Places to Watch: 5 Forests at Risk This Month
EDITOR’S NOTE, 12/15/17: Due to a technical glitch in the Global Forest Watch tool, the original tree cover loss data we published for Brazil, Democratic Republic of the Congo and Indonesia were incorrect. Tree cover loss was higher than originally reported in DRC and Indonesia, and lower in Brazil. We have updated the information below for accuracy, and we regret the errors. We have also removed a reference made in error to a concession in Indonesian Papua. Please contact PlacestoWatch@wri.org if you need additional clarification.
Tropical forests, and the people and animals who call them home, are constantly threatened by development. Deforestation from activities such as road building or the expansion of an oil palm plantation often isn’t spotted until a sizable patch of land has been cleared.
But satellites are watching. GLAD deforestation alerts on Global Forest Watch are updated weekly, spotting even small changes in forests around the globe. Our new “Places to Watch” initiative regularly identifies the most concerning areas of recent deforestation from thousands of alerts around the world, and pairs them with satellite imagery, credible descriptions of what is happening on the ground and resources to learn more. We hope to galvanize action to prevent further forest loss.
Here are some areas under threat this month:
Fires Threaten Indigenous Territories in Brazil
This year has been particularly bad for forest fires in Brazil – fires spiked in September to the most ever recorded in a single month, and 2017 is now on track to break the record for the most fires in a single year. Though drought has increased the risk of fires, almost all are human-caused, likely to clear forest for agriculture. Forest degradation from logging exacerbates fires because forests that have been logged previously lose their natural fire resistance.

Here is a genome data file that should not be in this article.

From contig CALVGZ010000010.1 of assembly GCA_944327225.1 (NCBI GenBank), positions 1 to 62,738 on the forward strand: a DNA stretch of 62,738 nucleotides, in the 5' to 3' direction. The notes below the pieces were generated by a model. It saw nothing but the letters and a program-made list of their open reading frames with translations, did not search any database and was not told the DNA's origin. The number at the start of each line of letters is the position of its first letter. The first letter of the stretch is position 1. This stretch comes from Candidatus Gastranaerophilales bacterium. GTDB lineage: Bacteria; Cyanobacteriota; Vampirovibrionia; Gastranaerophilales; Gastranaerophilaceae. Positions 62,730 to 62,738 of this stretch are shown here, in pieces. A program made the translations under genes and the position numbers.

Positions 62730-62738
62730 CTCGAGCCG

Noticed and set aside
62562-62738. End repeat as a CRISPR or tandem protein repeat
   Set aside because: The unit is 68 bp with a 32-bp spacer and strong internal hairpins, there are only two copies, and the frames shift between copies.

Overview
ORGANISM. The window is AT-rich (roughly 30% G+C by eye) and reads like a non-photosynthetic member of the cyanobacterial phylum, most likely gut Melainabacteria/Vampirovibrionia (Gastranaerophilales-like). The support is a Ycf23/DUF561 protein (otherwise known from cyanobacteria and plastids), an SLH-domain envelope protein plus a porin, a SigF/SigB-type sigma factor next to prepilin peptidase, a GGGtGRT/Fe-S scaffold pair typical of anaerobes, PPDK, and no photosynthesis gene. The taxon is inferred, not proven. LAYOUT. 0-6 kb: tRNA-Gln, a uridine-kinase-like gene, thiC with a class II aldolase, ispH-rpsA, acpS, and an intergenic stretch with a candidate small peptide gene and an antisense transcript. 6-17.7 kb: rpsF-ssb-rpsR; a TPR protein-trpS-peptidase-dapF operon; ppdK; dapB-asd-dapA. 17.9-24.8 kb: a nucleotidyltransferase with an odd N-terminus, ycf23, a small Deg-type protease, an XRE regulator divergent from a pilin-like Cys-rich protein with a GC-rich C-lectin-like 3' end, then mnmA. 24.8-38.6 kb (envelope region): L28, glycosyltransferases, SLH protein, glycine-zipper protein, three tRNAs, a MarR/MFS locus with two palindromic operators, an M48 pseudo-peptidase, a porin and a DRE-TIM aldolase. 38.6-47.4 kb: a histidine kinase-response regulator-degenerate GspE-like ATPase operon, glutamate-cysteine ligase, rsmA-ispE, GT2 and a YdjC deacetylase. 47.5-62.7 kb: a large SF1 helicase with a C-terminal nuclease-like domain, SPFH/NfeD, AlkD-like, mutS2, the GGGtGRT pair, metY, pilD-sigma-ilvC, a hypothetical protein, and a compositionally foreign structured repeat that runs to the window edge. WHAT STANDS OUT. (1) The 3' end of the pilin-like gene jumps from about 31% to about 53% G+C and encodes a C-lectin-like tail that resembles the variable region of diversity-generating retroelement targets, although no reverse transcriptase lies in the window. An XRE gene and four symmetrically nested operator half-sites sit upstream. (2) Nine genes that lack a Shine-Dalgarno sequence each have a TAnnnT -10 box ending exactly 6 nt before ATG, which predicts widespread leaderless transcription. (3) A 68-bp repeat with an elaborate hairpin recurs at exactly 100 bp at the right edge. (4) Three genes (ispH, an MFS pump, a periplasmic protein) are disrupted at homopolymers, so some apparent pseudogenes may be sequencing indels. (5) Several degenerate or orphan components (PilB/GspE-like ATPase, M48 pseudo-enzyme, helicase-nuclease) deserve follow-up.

Fires in Kayapó Indigenous Territory
These fires are posing serious threats to indigenous territories. Satellites have detected more than 24,000 hectares of tree cover loss, an area nearly double the size of San Francisco, since October in the Kayapó Indigenous Territory in the Brazilian Amazon.
Kayapó looking out over the community’s forest. Photo by Cristina Mittermeier
Indigenous lands in the Brazilian Amazon have historically been incredibly successful in slowing deforestation. Around 8,000 Kayapó live on more than 11 million hectares of legally protected land, one of the few remaining patches of undisturbed forests on the edge of the Amazon.
The recent deforestation is likely due to fires in areas previously degraded by logging and other extractive activities. According to Barbara Zimmerman from the International Conservation Fund of Canada, “the pressure on Kayapó lands grows daily, and the Kayapó are totally on their own to face a tidal wave of illegal activity, especially logging and gold mining.” Invasions of illegal logging and mining continue in the eastern and northern corners of the territory.
Satellite imagery shows burned forest area (brown and red) in the Kayapó indigenous territory. Image by Sentinel Hub: 9/26/2017
Despite these pressures, there is reason for hope: NGO support of the Kayapó seems to be working, as areas patrolled by the Kayapó and other groups have not been affected by illegal activity.
Burning in Xikrin do Rio Cateté Territory
The Xikrin do Rio Cateté Indigenous Territory, located just 25 kilometers away from the Kayapó territory, has also experienced significant tree cover loss from fires. GFW indicates that more than 10,000 hectares, has burned in recent months, likely due to disturbance in previously degraded land. In the 1990s, a logging company exploited an agreement with the Xikrin and left the territory over-logged and severely degraded.